Archive | July, 2014

Rosemary-Infused Lemonade

31 Jul

Whenever it gets really hot out I just absolutely crave lemonade. I had a bunch of lemon juice leftover from the limoncello, it was like the drink gods were calling to me! We had recently tried a rosemary-infused lemonade at a sandwich shop, and I wanted to see if I could copy the recipe but also cut down on some of the calories. I used Stevia instead of sugar and it tasted pretty delicious.


There are a couple different brands of Stevia with different conversions. It typically tells you on the package what it is – mine was 1 Cup=6 TBSP, so I used 12 TBSP for this recipe. As this amount isn’t true for all types of Stevia, I put in the sugar equivalent and you can do the math yourself.


What I used:
2 cups of lemon juice (probably about 12 small lemons worth)
12 cups of water
2 cups of sugar (or an equivalent – I used stevia)
4-5 sprigs of rosemary

Heat 4 cups of water and the sugar (or substitute) in a medium sized saucepan on high, stirring until it’s dissolved and the water is clear again. Turn the heat off, put the rosemary in, and let sit until cool.


Combine the lemon juice, rest of the water, and the cooled water/sugar mix. If not drinking immediately, discard the rosemary and garnish each glass with a new sprig.


I think the hardest part about making this was resisting the urge to drink it all in one day!



Limoncello, third and final step!

18 Jul

Here it is… the third (and final) installment of the Limoncello series. It’s my personal favorite part – the drinking!

Step One

Step Two

Assuming you followed steps one and two, you should be left with a couple bottles of stuff in your freezer. I’ve seen some sources that say you can drink it right away and others saying you should wait between 30 and 45 days for it to mellow and for the flavors to come together. I am personally of the belief that it is just sugar, water, alcohol, and lemon, so let’s not really waste more months waiting around.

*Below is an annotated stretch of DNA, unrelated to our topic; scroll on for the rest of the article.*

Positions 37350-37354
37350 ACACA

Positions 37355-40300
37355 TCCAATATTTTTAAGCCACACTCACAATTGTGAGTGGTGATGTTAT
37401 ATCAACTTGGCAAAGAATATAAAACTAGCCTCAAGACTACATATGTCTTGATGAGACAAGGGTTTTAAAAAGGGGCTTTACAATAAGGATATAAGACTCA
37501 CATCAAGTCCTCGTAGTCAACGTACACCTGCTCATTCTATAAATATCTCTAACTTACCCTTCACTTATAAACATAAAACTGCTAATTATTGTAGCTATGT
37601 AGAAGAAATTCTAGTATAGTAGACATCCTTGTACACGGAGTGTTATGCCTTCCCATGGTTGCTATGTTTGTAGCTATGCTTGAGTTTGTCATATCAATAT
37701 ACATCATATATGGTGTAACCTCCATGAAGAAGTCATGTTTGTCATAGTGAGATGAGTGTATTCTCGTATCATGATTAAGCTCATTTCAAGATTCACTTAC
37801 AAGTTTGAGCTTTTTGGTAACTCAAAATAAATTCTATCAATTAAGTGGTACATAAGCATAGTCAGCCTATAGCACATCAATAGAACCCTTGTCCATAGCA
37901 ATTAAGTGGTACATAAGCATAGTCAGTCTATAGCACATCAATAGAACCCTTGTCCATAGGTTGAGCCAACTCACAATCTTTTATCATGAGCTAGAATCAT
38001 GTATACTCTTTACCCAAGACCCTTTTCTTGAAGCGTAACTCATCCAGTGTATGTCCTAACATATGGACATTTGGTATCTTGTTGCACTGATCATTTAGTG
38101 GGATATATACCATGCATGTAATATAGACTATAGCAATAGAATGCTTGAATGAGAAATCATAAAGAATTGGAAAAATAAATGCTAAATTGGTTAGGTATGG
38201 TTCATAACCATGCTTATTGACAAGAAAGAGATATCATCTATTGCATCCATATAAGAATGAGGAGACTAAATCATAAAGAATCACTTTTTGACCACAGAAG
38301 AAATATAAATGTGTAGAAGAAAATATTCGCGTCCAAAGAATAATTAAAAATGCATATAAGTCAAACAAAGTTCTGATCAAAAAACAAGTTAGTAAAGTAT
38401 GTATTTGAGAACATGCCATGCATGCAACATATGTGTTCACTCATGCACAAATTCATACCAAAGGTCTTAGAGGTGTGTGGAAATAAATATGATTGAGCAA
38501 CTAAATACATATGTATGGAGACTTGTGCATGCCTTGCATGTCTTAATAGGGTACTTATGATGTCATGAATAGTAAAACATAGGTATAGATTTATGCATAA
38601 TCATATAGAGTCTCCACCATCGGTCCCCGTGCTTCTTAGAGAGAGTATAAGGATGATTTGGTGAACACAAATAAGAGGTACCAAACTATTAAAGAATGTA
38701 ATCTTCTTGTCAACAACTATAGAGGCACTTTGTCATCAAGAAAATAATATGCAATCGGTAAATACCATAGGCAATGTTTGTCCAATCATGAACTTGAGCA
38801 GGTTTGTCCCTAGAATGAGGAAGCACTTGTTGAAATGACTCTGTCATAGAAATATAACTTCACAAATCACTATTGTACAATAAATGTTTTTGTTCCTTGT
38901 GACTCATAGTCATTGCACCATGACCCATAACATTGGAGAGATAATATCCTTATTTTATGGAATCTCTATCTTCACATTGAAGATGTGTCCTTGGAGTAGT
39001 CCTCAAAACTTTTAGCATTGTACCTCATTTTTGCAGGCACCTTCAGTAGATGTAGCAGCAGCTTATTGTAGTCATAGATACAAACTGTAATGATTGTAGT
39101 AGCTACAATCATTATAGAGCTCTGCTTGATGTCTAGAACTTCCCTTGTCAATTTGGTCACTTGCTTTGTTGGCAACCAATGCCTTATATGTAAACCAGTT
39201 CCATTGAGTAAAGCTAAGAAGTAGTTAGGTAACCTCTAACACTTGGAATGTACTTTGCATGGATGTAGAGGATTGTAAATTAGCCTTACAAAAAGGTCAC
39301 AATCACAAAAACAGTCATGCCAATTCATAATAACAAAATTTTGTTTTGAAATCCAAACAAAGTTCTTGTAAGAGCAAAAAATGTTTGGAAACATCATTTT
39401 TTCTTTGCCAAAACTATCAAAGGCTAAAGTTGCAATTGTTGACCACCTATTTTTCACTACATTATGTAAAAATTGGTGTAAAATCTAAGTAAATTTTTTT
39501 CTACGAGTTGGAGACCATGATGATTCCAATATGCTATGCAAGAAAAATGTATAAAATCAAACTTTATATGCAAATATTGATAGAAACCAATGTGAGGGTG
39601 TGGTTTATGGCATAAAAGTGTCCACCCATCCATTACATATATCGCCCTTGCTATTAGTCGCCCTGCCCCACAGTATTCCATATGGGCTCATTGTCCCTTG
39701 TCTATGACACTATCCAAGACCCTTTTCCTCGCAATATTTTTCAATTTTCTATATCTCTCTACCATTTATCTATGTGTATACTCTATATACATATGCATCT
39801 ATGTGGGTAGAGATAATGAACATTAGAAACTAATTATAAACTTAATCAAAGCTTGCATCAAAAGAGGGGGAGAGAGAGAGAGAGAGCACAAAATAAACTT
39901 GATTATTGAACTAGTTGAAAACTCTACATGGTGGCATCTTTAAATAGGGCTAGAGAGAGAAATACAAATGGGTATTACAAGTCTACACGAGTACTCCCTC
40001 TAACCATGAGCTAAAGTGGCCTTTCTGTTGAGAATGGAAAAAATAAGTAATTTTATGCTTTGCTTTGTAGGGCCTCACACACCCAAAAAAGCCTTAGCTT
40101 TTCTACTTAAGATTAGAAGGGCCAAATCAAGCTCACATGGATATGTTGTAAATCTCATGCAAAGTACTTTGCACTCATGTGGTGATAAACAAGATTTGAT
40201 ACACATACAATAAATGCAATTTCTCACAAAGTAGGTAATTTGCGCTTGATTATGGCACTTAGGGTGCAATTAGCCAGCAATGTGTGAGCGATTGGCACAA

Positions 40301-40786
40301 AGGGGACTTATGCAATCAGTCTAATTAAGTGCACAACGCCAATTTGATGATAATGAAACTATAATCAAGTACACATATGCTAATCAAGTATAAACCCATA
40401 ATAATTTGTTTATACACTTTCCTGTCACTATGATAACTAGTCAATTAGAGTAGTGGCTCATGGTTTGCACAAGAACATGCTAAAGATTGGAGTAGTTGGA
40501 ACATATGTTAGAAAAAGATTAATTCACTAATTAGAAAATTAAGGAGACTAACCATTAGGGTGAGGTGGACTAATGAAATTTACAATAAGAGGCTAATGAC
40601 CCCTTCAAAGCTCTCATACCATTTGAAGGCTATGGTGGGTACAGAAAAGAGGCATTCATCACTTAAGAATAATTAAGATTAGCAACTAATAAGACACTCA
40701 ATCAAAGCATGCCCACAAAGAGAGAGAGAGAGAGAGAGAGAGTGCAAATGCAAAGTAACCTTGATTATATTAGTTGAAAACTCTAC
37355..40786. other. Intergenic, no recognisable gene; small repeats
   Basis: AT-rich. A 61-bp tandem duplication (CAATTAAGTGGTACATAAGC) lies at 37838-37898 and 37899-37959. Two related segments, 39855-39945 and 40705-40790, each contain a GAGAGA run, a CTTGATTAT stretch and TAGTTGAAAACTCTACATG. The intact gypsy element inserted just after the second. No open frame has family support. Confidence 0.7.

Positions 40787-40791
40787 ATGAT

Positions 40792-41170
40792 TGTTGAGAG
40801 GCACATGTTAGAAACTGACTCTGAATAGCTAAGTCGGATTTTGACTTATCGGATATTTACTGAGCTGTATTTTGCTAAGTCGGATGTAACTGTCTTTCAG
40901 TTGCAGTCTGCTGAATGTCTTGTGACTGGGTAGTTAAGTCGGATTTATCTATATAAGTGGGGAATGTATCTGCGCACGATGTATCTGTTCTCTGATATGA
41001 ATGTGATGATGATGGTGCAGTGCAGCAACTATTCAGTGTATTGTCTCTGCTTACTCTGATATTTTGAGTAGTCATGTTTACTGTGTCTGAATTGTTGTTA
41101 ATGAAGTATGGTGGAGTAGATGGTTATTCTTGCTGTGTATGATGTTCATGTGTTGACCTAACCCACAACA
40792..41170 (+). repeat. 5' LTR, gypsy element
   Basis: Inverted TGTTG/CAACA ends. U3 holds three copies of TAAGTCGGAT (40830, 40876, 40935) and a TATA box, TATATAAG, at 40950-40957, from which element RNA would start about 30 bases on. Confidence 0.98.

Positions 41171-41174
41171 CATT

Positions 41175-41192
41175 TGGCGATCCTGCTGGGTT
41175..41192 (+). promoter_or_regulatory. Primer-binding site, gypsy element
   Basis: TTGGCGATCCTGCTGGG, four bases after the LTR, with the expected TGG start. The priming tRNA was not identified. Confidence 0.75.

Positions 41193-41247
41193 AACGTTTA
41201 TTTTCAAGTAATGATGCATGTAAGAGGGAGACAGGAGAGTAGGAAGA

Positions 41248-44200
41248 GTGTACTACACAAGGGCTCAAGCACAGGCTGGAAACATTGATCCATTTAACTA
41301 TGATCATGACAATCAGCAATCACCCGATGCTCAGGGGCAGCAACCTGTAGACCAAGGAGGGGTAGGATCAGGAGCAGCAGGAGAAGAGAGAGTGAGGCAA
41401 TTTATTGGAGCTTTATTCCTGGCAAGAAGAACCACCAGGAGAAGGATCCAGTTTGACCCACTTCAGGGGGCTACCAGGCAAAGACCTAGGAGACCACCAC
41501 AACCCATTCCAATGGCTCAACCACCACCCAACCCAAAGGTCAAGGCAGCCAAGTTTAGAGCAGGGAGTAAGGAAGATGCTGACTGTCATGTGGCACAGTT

I’d say I waited about two weeks before I became too impatient and started drinking it. You can enjoy it alone, or make it into a mixed drink. Just watch out – even though it tastes like candy, it is super duper potent. Enjoy!


Limoncello, part 2!

3 Jul

Sorry I haven’t posted in a while… my computer is (temporarily) not working so it’s been hard to post. Expect an onslaught once it’s back!

Anyway, welcome to step two of making limoncello! Assuming you’ve already completed step one, you can now take your lemon booze and make it something delicious (and actually drinkable!).

Step One

Step Three


This recipe is assuming that you followed my step one, and are left with lemon peels in grain alcohol that has been sitting for about 6 or 7 weeks. Long story short, you’re going to mix this with simple syrup to make it something drinkable. You’ll need a funnel, some bottles, water and sugar.

So we started with a handle (1.75 liters of alcohol), and added the rind of a bunch of lemons, right? We let it sit for a while, until the alcohol was bright yellow and the rind becomes so brittle that it cannot bend anymore, it just snaps. That’s how we know it’s ready!

Let’s start step two making a simple syrup. Note: this amounts are specific to the volume of alcohol we used, if you are using more or less it is important to scale up or down, respectively. Heat 8 cups of water in large pot until it is just about at a boil. At this point, turn the heat off, and add 5 cups of sugar. Stir until dissolved. Let cool so you can handle it.


(Not a very interesting picture, I know)

As you’re waiting for the water to cool, take a minute and sanitize your bottles and funnel. We have a sanitation powder we mix with hot water that Nick uses in brewing, so I just used some of that. I didn’t know if our funnel could stand boiling water… but that’s always an option.


The next step is to get all those rinds out of there – I poured the lemon mix into a large bowl using a colander to remove as many of the big pieces as possible.  Add the sugar water and stir very, very well, until everything is entirely mixed. If your funnel has a filter, that’s great, but if not use a coffee filter in there and filter/funnel the booze into bottles. Some people like to filter it several times… but I am partially too lazy and partially too impatient for that. Warning: this will take longer than expected so be ready to wait for a while! You may need to change/clean the filter out a few times during the process.



Once the bottles are full, throw them in the freezer and wait for step three!